H1: Default settings reduce low value care choice (when high value options shown as a default)
H2: Partitioning (where low-value options are displayed horizontally) reduces low value care choice

Sample size estimate and analysis plan
Previous research has found nudging interventions can have small to moderate effects on dichotomous measures of decision making. For example, Tannenbaum found that although the average effect of partitioning was a reduction of around 12% in those choosing low value options, in some groups of scenarios partitioning alone could reduce the number of aggressive antibiotics chosen by up to 31.2%.

A logistic regression of the binary outcome variable low value choice (selected vs. not selected) on two binary independent variables (default setting vs. non-default setting; partitioning vs. non-partitioning) will be used for the primary analyses, with clustering by GP to control for repeated observations across the vignettes We estimate a conservative baseline rate of 0.45 (i.e., low value choices chosen in 45% of observations) in the no nudge group. With an allocation proportion of 0.5 to each of the nudges (0.25 to each of the four experimental groups), a sample of 163 observations will provide 80% power at the 0.05 significance level to detect a rate ratio of at least 0.44 due to the presence of either nudge. This corresponds to a difference between no nudge and nudge groups of approximately 25%. We adjusted this sample size since a regression of the variable of interest on the other covariates in the logistic regression model is expected to explain 25% of the variance. Thus, to detect a between-group difference in the proportion of vignettes where clinicians choose a low value of 25% (i.e., anticipated rate in the intervention group of 20%) with at least 80% power, and assuming alpha of 0.05, a total sample size of 120 is required to test the main effects of single nudges

Blinded interim analysis
We will perform a blinded interim analysis after 20 participants complete the study (80 completed scenarios). We will evaluate the following: 1) proportion of whole sample making low value choices, 2) comments in response to vignettes and 3) completion rates. Because we anticipate the control rate of low value care choices to be 45%, we will edit the vignettes if participants make low value care choice in less than 20% of the 80 completed scenarios. We will in no way alter the experimental or control intervention, only the vignettes. We will also consider adjusting the vignettes if participants suggest this is necessary in their free-text responses. If completion rates are low we will consider adjust the survey flow and use of reminders.

Exploratory analyses
Secondary hypotheses will include:
H3: Combining default settings plus partitioning reduces low value care choices more than either single nudge
H4: Participants with low CRT scores will be more influenced by implicit nudges than participants with high CRT scores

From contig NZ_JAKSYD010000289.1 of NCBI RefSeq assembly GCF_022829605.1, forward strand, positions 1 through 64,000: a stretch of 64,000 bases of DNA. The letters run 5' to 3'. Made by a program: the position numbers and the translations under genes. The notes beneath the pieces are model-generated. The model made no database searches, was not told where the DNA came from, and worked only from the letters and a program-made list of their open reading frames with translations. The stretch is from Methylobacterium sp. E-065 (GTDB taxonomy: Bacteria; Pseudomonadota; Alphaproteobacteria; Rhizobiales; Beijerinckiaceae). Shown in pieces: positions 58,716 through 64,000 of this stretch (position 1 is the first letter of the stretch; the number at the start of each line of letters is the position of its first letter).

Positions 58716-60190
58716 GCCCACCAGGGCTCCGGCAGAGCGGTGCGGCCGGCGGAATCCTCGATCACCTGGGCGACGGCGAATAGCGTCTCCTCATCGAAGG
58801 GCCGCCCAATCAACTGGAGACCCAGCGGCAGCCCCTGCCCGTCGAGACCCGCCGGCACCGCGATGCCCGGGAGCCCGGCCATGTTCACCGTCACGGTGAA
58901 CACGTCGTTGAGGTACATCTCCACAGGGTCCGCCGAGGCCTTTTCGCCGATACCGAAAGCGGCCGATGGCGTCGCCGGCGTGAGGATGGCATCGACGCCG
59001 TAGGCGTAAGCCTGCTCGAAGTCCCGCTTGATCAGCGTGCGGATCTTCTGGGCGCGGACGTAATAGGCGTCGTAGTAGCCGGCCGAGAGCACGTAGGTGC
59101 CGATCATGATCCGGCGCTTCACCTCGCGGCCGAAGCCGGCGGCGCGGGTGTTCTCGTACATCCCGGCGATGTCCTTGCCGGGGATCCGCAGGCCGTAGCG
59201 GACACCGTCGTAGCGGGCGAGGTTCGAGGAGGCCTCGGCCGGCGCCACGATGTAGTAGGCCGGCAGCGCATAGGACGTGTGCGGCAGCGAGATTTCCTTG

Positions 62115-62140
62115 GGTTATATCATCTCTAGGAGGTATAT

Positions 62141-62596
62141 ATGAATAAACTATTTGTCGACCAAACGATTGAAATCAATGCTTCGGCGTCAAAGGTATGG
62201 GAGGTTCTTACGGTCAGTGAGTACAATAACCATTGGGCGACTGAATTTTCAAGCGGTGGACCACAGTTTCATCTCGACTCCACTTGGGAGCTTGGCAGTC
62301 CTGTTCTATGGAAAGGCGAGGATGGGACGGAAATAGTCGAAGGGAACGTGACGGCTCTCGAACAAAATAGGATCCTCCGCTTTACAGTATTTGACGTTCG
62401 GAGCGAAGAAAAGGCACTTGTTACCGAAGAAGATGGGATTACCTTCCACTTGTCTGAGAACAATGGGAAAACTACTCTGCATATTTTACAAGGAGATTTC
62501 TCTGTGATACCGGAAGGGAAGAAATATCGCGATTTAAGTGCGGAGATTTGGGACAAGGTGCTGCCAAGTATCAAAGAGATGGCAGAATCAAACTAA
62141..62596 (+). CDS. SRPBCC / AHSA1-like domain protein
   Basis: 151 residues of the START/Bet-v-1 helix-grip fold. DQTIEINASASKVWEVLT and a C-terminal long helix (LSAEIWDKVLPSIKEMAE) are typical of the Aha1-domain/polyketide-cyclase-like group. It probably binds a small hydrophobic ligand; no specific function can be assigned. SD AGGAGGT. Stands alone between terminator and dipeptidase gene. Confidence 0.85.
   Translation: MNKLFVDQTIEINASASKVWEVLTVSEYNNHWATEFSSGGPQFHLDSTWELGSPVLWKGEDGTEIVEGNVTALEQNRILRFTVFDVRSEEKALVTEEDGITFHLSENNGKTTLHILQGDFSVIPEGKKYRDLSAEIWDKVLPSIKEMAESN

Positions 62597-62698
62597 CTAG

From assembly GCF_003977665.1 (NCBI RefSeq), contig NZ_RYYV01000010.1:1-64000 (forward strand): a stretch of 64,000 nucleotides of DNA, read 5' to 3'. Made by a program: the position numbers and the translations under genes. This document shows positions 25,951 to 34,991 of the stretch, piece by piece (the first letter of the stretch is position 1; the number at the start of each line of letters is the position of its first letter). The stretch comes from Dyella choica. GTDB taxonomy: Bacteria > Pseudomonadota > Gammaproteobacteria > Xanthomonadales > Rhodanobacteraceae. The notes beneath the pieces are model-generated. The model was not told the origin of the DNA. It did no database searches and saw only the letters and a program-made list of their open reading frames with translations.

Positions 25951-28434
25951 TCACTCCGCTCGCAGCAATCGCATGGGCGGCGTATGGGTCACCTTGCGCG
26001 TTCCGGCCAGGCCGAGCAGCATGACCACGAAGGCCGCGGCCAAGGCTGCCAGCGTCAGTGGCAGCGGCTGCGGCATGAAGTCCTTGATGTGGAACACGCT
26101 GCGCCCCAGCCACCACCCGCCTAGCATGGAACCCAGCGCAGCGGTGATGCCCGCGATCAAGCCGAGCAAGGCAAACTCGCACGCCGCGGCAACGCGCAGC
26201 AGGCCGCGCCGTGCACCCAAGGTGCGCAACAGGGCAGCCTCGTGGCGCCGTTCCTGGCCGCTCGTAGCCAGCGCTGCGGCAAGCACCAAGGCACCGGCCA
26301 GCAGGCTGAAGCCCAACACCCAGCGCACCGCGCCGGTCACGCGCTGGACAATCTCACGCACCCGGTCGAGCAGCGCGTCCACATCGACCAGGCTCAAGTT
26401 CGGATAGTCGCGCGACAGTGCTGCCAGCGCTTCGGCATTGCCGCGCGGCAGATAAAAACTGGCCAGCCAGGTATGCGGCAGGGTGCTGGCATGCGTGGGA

We will also compare drop-out rate (number of participants who are randomised but do not complete the survey) between experimental groups.

Recruitment status
Date of first participant enrolment
Date of last participant enrolment
Date of last data collection
Sample size
Accrual to date
Recruitment in Australia
Recruitment state(s)

Funding & Sponsors
Funding source category [1] 299392 0
Name [1] 299392 0
University of Sydney
Address [1] 299392 0
Camperdown NSW 2006
Country [1] 299392 0
Primary sponsor type
Dr Adrian C Traeger
University of Sydney
Level 10 KGV Building | Missenden Road, Camperdown | NSW | 2050
Secondary sponsor category [1] 298671 0
Name [1] 298671 0
Dr Carissa Bonner
Address [1] 298671 0
University of Sydney
Rm 226A, Edward Ford Building A27 | The University of Sydney | NSW | 2006
Country [1] 298671 0

Ethics approval
Ethics application status
Ethics committee name [1] 300296 0
Research Ethics and Governance Committee, RPA Hospital
Ethics committee address [1] 300296 0
Royal Prince Alfred Hospital
Camperdown NSW 2050
Ethics committee country [1] 300296 0
Date submitted for ethics approval [1] 300296 0
Approval date [1] 300296 0
Ethics approval number [1] 300296 0

Brief summary
The objective of this study is to collect data on current general practitioner preferences for management of low back pain. This includes both preferences for imaging of low back pain and preferences for prescription of medication for low back pain.
Trial website
Trial related presentations / publications
Public notes

Principal investigator
Name 83190 0
Mr Tet Far Soon
Address 83190 0
Rm 226A, Edward Ford Building A27 | The University of Sydney | NSW | 2006
Country 83190 0
Phone 83190 0
+61 2 9351 7125
Fax 83190 0
Email 83190 0
Contact person for public queries
Name 83191 0
Dr Carissa Bonner
Address 83191 0
Rm 226A, Edward Ford Building A27 | The University of Sydney | NSW | 2006
Country 83191 0
Phone 83191 0
+61 2 9351 7125
Fax 83191 0
Email 83191 0
Contact person for scientific queries
Name 83192 0
Dr Adrian Traeger
Address 83192 0
University of Sydney
Level 10 KGV Building | Missenden Road, Camperdown | NSW | 2050
Country 83192 0
Phone 83192 0
Fax 83192 0
Email 83192 0

No information has been provided regarding IPD availability
Summary results
Have study results been published in a peer-reviewed journal?
Other publications
Have study results been made publicly available in another format?
Results – basic reporting
Results – plain English summary